Working Remotely: Balancing Business + Travel

Learning to balance business and travel was definitely a learning experience for Sarah as she embraced the digital nomad lifestyle. In this episode she is sharing some of the lessons, both expected and unexpected, that she learned while traveling for four months outside of the country in 2019.

Embrace JOMO

We’ve all heard of FOMO, the fear of missing out, but have you tried JOMO, the joy of missing out? This was the first lesson Sarah learned while working remotely; especially with a group of 40 other individuals. With so much to explore and do embracing the JOMO to feel productive about getting work done, having your personal time or not saying yes to a commitment that you might not really be into is a blessing to working remotely.

Find Spaces that Work for You

Not every space is for you! When you are traveling and still needing to put in your office hours, finding the space where you feel comfortable, inspired and are able to focus is essential! Sarah shares how while in Lisbon she did not find herself productive in the co-working space she had access to, but her apartment was the perfect place to get in those work sessions so she could follow it up with a bit of exploration and play.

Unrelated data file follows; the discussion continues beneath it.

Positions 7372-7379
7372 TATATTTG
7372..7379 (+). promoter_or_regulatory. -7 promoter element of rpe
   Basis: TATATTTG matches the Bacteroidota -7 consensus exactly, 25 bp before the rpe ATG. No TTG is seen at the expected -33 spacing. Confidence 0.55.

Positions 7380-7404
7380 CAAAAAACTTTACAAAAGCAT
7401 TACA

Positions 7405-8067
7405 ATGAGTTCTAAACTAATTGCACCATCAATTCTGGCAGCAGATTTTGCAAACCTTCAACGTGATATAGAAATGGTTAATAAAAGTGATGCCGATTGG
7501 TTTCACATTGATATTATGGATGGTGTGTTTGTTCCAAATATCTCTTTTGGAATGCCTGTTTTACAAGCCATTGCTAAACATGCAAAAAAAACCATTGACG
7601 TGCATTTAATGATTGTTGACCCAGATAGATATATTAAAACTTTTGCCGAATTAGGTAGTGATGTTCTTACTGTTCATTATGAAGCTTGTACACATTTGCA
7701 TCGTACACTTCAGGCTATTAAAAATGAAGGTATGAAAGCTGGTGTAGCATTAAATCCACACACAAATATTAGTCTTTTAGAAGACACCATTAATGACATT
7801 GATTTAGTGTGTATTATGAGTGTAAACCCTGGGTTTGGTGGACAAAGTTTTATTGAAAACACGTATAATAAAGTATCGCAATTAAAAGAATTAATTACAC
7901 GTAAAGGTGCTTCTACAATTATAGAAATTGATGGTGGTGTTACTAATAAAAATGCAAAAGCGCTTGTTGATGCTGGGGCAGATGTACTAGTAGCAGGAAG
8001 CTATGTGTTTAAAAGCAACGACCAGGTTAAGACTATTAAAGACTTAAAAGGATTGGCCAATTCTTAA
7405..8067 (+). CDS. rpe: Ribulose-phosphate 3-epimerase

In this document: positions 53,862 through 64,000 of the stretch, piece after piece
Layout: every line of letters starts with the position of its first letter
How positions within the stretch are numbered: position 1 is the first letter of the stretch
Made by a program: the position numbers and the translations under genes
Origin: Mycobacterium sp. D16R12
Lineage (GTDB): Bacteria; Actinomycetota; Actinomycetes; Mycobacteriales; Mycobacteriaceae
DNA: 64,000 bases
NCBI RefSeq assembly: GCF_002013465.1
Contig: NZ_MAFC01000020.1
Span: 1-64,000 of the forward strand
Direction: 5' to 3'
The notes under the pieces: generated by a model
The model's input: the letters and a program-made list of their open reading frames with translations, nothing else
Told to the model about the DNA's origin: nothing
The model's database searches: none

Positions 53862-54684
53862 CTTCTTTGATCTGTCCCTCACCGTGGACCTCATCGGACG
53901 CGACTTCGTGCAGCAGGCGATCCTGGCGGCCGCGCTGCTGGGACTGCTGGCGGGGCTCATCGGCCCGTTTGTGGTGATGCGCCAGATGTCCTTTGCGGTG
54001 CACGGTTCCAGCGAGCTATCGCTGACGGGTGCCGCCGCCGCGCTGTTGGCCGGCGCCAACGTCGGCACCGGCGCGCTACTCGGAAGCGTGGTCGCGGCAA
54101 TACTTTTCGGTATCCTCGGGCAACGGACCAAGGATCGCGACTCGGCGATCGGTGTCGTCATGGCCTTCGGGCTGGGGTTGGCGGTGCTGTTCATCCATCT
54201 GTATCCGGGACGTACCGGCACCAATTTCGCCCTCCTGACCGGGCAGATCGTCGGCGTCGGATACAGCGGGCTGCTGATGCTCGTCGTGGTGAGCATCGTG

Create Boundaries

You know your deadlines and commitments, so make sure you set boundaries to meet them. The lure of adventure and exploring a new place can be so enticing, but you do still have a business to run. Find the schedule that works for you. It might be:

  • You explore in the morning and work later in the day so you are working when your clients are  active as well